Space rocks – likely from the Taurid shower – fell across the Bemidji area between 4 and 4:55 p.m. Sunday, producing bright flashes and sonic booms, reports Bethany Wesley of the Bemidji Pioneer. Reed Olson said he saw a meteor for about seven seconds before it broke into three big fragments. A sonic boom followed about 20 seconds later in the form of a rumble that lasted about 35 seconds. Evan Hazard, who writes the Northland Stargazing column for the Pioneer, said the Taurid shower is composed of rocks rather than dust: “They’re not that big — but they’re big enough to get so hot that they explode and that’s why you get a fireball.”
Freeborn County Administrator John Kluever said last week that someone was digging around in the computerized Freeborn County Sheriff’s Office files, reports Sarah Stultz of the Austin Daily Herald. He wouldn’t say how the data breech was discovered, what was accessed or whether it had any link to the Freeborn County Sheriff’s election. Stultz offers this coda: “The Freeborn County Sheriff’s Office has been rife with controversy and even an anonymously defamatory website, which also is under investigation. It’s unclear whether the data breach is related.”
The state Department of Health and Tim Krohn of the Mankato Free Press expended some ink Saturday reminding people in southern and western Minnesota that naturally occurring arsenic can be found in their well water. One in 10 new wells in the state have high arsenic levels, a number that jumps to one in four in some counties, the DOH says. A map of the state shows where high arsenic levels occur. Arsenic can cause cancer and other serious health conditions, but the water is easily treated with either cartridge filters or reverse-osmosis systems.
Does this qualify as a bad day at the office? Samantha Maranell of the Waseca County News writes that two Waseca High grads — Erik Felsheim, 22, and James Atkinson, 21 — were pulled over in Lancaster County, Nebraska, with $67,000 in cash in a gym bag. Deputies accuse the pair of being en route to Colorado to buy 17 pounds of marijuana. Atkinson also was found to have 0.3 grams of ecstasy in a wallet. So now, Atkinson is charged with possession of a controlled substance, possession of money to be used to purchase drugs and aiding in the consummation of a felony. Felsheim faces charges of possession of money to be used to purchase drugs and aiding in the consummation of a felony. Both men have been released on bond.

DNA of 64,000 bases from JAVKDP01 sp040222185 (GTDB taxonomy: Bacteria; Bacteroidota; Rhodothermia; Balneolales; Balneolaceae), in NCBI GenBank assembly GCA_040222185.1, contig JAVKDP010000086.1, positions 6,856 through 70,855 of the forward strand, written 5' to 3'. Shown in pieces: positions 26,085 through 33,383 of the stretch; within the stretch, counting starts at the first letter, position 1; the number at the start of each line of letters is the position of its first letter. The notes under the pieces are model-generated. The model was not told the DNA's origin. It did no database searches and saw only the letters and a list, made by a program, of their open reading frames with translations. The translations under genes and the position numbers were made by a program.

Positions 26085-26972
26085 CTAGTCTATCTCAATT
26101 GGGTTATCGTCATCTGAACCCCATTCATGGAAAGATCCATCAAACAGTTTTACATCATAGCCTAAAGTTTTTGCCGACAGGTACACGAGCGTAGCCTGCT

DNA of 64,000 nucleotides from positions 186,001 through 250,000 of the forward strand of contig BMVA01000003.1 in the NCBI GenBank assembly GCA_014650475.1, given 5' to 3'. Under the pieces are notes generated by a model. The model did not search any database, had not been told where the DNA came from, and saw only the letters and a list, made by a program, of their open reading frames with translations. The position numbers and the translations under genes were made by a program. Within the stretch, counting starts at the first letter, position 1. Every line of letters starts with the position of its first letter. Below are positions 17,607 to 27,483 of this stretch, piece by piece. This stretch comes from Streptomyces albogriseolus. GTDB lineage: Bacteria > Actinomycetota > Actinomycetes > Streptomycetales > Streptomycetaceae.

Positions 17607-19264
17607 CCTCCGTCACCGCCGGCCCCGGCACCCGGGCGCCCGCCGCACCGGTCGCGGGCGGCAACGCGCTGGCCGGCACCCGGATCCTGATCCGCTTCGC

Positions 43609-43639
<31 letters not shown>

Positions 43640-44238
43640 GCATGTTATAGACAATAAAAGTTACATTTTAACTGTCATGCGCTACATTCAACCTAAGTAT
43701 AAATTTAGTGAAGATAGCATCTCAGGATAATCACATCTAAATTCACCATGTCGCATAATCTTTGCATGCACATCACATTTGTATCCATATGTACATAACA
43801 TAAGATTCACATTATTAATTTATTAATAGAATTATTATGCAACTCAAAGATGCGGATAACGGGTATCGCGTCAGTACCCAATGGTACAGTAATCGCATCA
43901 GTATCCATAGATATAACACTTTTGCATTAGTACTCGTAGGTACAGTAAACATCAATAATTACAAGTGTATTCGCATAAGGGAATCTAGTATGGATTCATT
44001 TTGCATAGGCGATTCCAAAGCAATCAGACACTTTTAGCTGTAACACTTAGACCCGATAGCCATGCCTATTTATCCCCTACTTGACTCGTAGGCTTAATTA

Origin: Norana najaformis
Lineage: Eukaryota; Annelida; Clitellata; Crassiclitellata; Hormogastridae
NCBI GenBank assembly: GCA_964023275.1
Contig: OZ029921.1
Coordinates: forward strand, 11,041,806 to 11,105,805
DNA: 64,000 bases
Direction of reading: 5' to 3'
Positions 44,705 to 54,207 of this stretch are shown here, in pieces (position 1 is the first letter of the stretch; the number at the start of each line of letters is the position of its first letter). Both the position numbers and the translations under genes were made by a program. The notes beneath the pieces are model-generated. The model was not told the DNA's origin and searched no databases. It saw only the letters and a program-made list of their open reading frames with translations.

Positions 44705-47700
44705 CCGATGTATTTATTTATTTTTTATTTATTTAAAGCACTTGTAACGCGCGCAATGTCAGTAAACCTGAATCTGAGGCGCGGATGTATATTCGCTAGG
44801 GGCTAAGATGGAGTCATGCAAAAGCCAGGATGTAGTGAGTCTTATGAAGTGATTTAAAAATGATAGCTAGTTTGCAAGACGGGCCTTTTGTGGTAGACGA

If that story bums you out, try this one: Marcia Ratliff of the Winona Daily News writes about how Sherry Mehren, an accountant at St. Thomas Aquinas Seminary, sent 1,700 pounds of confidential papers to the Winona Occupational Rehabilitation Center for shredding. Workers there open envelopes looking for items that can’t be shredded, like plastic cards or metal paper clips. When Dana Frasch opened one envelope, she found something quite different: $2,000. Then she told her manager and they reported the find to Mehren. After some tracing, Mehren discovered the money was meant to be deposited in a priest’s bank account in 2005, but the money was set in a box where it lay until last week. Mehren gave Frasch and her supervisor, Amanda Asche, flowers and cards and said her actions reflect well on Frasch’s character.
Nearly 40 people got sick after eating at a YoungLife banquet at Willow Creek Intermediate School in Owatonna, the state Department of Health says. The likely culprit is novovirus, writes Kim Hyatt of the Owatonna People’s Press. Torey’s Restaurant catered the event but no employees reported being sick. About 70 YoungLife volunteers handled ice at the event, and the prevailing wisdom is that one of them was sick.
Here’s a report you don’t see often. It comes from the Winona Daily News and we’ll just run it verbatim: “According to Deputy Police Chief Tom Williams, a person or persons unknown forced their way through an unused basement access chute to gain entrance to Baker Shoes, 123 East Third St., sometime Thursday night or early Friday morning. Once inside the thief or thieves made off with a number of women’s dress shoes and a small amount of cash, leaving the back door open when they left. The stolen shoes, Williams said, were all solely for a right foot.”
Speaking of making a big footprint, a Sioux Falls developer is ready to move forward on plans to build a $15 million apartment complex near downtown Rochester along with another, equally large complex on the city’s northwest side. Jeff Kiger of the Rochester Post Bulletin reports that Stencil Homes has completed purchase of three buildings across from the Olmsted County Government Center and Rochester City Hall. The company plans a six-story apartment complex with 3,100-square-feet of retail space on the main level and underground parking for residents. They said the project was in the works before Rochester and the Mayo Clinic announced the Destination Medical Center development plans, but that development didn’t hurt their plans for the facility. They also have broken ground on an 83-unit apartment complex across U.S. 52 from the new Menards. Work will begin on a third, 96-apartment project just after Thanksgiving.
WE Fest, Minnesota’s home-grown country music festival near Detroit Lakes, has been sold to Connecticut-based Townsquare Media, reports the Fargo Forum. The festival started in 1983. Townsquare Media is the third largest radio company in America with 311 stations, including 24 in Minnesota markets St. Cloud, Duluth, Rochester and Faribault/Owatonna. Details of the sale were not disclosed.
Here’s another “Minnesota makes good” story: Madden’s on Gull Lake has been ranked number 53 on Conde Nast Traveler’s “Top 100 Hotels and Resorts in the World: Reader’s Choice Awards 2014,” according to the Brainerd Dispatch. Madden’s is the only Minnesota property to make the list; it will start its 86th season next April.